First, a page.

Excerpt: Isis’ Secret Treasure

(An excerpt from Isis’ Secret Treasure)

Although the article Beckowitz sent and the information mentioned online, stated that the Egyptians had a presence on the island in the 26th dynasty after Taharqa’s rule, no news of a temple to Isis had been found. But what if it was there and the archaeologists had just not gone far enough in their searches? Perhaps funds had run out, preventing further exploration? Or had the lake waters inundated the lower areas of the ruins before they could dig further? All of a sudden, a familiar rush of excitement began to rise up from his gut. That feeling had many names: excavator’s exhilaration, prospector’s pleasure, pitman’s thrill, digger’s delight, but most called it gold fever. It wasn’t gold that Sheridan was looking for, but that same feeling surged through his body. It was the excitement that all archaeologist experience when they feel they have discovered something no one else has before them. It was possible, even probable, that a temple could be there, still waiting to be found.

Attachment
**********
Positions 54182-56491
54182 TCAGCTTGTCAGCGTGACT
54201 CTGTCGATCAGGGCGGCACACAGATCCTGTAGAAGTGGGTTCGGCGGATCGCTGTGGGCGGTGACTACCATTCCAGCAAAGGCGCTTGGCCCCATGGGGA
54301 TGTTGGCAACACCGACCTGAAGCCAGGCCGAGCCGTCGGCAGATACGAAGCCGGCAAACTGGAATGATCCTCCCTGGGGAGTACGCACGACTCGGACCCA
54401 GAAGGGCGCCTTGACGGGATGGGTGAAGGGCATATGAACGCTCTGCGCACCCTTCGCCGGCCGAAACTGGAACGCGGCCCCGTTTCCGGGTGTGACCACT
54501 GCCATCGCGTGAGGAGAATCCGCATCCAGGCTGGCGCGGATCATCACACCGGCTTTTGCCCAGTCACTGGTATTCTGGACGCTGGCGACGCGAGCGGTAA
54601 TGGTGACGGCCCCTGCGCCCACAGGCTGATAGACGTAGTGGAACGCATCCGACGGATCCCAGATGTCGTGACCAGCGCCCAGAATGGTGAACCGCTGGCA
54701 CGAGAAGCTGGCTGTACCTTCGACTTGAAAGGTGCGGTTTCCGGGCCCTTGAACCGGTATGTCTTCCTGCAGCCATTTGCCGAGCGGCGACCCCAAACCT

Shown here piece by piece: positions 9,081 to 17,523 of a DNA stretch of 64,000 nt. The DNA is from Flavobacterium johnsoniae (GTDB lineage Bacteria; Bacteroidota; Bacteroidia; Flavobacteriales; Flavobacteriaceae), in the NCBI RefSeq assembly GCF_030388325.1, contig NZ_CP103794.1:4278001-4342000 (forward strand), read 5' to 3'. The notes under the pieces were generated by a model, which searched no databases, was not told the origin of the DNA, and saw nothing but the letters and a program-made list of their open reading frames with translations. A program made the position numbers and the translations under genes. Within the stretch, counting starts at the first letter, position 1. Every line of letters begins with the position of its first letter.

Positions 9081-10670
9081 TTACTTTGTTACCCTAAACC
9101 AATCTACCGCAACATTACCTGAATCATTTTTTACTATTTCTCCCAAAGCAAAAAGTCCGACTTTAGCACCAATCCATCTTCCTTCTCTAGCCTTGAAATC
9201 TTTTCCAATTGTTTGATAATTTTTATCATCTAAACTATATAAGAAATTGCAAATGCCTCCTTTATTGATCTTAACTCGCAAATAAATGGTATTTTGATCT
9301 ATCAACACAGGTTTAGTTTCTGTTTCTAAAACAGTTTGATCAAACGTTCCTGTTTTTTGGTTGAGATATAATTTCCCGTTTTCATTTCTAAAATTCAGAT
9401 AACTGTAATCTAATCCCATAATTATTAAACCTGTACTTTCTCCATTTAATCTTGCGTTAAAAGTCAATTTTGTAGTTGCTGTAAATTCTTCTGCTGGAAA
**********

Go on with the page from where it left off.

Sheridan wanted to drop everything and immediately go to Qasr Ibrim, but the school spring term was only part way through. Besides, his back was not fully healed and a formal exploration would need to be planned. Also, he had not been a professional in the field for years, and it would take time, money and a lot of paperwork to begin any real digging, which would take months. This gave him pause. But what if he were not to seek permission to dig? What if he simply wanted to see what was there? What if he first thoroughly explored the island, looking for clues as to where the temple of Isis might be? What if he only took photographs and made notes of his observations? Then a formal written request to dig on the island would not be needed. Sheridan felt strongly that the scroll in the canopic jar was a positive lead as to the existence of a temple to Isis. If there were hieroglyphs of Isis or Imsety anywhere on the island, they could be clues that others simply didn’t know how to follow, or simply didn’t have time to further explore. After all, all the previous archaeologists had been there to find what they could before the waters rose and they had not been focused specifically on locating a temple of Isis.

That Thursday in class, Sheridan surveyed the room full of students. If he could figure out who might be inclined to help him from among the three dozen students, he could send them to Qasr Ibrim to look for him.